Java EE Security API is one of the new APIs in Java EE 8. With Java EE currently being transferred and rebranded to Jakarta EE, this API will soon be rebranded to Jakarta Security, which is the term we'll use in this article. Jakarta Security is part of the Jakarta APIs, included and active in the Payara Platform by default with no configuration required in order to use it. With some effort, Jakarta Security can be used with Tomcat, as well.
Payara Tools 1.0 Eclipse Plugin just got a small, but important update for JDK 11 users.
Java EE 8 introduced a new API called the Java EE Security API (see JSR 375) or "EE Security" in short.
This new API, perhaps unsurprisingly given its name, deals with security in Java EE. Security in Java EE is obviously not a new thing though, and in various ways it has been part of the platform since its inception.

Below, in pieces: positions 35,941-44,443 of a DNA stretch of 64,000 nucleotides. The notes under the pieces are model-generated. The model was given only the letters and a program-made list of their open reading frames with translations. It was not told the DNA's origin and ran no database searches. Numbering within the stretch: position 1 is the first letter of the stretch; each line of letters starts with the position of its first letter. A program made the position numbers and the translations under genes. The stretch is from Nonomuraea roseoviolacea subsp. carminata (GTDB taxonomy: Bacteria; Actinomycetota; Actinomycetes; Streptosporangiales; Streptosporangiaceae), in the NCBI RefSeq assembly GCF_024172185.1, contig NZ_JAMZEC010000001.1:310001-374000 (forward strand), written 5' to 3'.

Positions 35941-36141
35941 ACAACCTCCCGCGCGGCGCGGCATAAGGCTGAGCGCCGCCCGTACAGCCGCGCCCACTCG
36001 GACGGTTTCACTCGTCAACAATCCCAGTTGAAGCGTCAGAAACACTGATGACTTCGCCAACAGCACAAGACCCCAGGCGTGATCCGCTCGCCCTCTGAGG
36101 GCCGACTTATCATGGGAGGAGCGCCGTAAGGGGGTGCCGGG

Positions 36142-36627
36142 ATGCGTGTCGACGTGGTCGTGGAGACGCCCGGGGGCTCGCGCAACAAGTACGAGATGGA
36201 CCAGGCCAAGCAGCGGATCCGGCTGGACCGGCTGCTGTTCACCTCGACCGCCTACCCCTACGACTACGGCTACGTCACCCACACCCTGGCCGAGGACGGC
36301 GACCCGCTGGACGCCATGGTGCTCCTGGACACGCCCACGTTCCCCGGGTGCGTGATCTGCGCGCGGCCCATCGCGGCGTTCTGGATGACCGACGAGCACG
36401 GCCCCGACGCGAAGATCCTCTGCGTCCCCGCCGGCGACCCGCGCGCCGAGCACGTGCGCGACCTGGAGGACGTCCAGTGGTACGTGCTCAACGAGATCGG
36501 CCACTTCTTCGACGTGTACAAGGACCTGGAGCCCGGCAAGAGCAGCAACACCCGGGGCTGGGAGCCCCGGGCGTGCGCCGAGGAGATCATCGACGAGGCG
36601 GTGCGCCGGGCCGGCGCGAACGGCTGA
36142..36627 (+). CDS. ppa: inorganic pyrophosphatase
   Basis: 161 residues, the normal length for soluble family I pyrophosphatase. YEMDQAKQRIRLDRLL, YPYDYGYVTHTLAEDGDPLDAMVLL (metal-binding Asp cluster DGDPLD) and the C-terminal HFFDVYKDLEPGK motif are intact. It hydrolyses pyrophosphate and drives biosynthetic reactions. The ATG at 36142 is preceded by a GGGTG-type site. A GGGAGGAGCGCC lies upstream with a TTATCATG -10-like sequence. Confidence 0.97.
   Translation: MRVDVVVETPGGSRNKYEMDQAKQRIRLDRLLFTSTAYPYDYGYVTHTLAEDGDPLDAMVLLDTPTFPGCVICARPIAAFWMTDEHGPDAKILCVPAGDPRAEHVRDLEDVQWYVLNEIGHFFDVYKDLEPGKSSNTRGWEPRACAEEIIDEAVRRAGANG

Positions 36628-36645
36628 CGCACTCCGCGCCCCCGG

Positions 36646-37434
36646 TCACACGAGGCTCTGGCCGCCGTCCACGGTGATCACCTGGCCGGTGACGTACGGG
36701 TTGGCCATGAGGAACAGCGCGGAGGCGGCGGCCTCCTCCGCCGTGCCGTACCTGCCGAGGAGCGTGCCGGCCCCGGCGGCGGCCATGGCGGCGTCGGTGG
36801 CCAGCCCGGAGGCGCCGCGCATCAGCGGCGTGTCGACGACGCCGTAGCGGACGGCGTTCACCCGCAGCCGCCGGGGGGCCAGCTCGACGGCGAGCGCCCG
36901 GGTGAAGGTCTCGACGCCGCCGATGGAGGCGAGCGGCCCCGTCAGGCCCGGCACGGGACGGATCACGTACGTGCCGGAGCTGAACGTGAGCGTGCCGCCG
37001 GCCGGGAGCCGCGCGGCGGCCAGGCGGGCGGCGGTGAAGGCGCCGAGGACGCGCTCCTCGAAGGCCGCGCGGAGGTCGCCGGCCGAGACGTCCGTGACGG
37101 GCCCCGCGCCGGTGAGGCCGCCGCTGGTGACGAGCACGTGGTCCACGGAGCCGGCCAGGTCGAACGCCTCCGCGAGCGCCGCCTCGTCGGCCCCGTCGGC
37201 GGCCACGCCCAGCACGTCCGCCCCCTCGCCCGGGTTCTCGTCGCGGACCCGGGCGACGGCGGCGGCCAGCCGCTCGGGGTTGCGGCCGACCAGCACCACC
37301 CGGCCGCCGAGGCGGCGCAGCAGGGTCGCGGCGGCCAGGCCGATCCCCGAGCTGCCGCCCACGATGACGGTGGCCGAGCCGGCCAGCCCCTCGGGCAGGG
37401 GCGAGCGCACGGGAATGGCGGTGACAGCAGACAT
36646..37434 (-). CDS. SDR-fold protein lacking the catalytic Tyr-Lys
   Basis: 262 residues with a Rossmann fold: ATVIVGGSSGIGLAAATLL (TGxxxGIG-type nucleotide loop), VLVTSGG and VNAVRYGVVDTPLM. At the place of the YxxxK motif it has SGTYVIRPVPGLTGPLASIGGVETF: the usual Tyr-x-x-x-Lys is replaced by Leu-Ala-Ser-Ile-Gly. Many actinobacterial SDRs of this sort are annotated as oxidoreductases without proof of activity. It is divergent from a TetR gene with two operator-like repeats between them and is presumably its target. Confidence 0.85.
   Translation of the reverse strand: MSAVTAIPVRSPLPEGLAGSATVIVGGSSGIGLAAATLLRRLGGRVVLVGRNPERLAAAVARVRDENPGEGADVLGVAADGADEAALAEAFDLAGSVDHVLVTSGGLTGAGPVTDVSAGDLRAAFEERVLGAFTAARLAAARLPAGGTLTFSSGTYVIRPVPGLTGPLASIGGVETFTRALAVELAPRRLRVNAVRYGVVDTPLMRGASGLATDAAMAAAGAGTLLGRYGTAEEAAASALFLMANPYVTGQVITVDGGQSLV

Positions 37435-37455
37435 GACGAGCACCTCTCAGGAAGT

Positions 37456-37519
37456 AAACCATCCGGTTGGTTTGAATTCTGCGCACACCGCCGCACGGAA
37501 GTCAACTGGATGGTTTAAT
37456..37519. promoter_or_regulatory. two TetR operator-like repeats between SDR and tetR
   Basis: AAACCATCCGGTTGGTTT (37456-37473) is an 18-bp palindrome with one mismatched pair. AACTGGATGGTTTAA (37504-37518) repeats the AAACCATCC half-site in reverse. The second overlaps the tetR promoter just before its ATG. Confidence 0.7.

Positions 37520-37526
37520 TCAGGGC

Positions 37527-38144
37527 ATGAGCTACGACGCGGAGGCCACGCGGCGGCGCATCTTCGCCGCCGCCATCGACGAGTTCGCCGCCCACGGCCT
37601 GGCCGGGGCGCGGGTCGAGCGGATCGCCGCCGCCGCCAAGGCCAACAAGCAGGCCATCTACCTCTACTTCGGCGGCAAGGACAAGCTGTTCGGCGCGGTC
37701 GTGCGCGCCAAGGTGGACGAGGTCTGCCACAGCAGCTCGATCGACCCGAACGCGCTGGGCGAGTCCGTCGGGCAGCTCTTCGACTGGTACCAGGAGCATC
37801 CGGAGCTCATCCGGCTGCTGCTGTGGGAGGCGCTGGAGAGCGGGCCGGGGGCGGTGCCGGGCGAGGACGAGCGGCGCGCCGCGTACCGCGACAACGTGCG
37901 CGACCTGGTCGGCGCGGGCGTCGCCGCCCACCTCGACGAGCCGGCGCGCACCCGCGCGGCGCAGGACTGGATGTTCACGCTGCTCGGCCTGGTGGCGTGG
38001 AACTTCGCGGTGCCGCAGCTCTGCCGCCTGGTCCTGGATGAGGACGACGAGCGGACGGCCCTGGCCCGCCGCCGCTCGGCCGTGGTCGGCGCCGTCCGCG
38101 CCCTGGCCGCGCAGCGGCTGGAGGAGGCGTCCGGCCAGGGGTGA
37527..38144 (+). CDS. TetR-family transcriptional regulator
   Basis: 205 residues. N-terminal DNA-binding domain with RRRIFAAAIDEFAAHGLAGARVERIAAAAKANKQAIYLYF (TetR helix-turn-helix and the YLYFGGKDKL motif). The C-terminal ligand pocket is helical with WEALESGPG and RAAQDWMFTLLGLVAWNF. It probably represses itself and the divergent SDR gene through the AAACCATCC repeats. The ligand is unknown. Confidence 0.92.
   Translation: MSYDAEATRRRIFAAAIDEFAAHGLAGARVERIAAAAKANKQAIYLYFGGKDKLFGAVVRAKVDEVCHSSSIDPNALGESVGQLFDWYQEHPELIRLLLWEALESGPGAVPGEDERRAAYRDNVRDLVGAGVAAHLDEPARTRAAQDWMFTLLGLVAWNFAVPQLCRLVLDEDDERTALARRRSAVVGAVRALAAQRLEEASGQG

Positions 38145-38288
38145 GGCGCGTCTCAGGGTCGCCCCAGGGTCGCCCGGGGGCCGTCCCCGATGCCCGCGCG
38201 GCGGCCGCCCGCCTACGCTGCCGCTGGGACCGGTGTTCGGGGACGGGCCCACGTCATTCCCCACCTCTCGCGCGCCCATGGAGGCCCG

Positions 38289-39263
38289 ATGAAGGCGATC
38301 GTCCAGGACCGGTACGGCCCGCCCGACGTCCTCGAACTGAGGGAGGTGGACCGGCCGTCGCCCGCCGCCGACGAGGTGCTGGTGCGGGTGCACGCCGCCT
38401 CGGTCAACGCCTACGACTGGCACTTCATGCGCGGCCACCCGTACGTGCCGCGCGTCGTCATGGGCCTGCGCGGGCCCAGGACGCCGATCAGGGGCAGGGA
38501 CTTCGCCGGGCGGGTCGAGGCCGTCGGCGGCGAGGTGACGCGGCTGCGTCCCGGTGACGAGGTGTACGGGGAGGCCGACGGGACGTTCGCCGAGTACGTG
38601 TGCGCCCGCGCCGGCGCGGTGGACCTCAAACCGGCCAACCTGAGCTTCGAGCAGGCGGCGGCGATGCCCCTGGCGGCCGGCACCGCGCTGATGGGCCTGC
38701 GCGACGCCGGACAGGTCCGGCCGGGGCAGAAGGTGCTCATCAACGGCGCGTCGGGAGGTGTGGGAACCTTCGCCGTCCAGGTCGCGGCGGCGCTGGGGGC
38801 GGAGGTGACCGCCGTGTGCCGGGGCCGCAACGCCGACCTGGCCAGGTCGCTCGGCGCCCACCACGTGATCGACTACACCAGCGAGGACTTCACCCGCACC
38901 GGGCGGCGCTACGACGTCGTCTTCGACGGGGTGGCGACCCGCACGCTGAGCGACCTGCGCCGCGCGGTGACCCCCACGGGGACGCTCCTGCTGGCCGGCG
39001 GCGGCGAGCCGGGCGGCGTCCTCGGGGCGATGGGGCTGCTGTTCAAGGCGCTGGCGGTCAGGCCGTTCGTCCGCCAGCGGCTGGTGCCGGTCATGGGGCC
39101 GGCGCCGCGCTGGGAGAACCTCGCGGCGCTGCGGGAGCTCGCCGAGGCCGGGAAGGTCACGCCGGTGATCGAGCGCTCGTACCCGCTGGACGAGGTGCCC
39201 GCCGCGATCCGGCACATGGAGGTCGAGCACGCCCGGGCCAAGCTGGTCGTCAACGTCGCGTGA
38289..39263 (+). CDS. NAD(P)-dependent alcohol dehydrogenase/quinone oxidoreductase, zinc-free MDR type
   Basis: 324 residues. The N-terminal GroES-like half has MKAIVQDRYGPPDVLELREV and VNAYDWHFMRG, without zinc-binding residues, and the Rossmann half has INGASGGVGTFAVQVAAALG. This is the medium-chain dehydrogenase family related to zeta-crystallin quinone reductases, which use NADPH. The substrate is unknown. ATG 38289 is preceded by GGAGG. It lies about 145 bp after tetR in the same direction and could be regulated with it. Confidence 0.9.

So what is exactly the difference between EE Security and the existing security facilities in Java EE? In this article we'll take a look at that exact question.
As presumably well known by now, Java EE is in progress of being transferred to the Eclipse Foundation. A lot of work, partially behind the scenes, has been done to make his happen. This work included discussions between vendors and other interested individuals, the vetting of the code in the Java EE repo at GitHub, actually transferring the code from the Java EE repo to the Eclipse repo, and most recently the preparation of the transferred code to be buildable on Eclipse Foundation infrastructure and changing the Maven coordinates over from javax.* to jakarta.*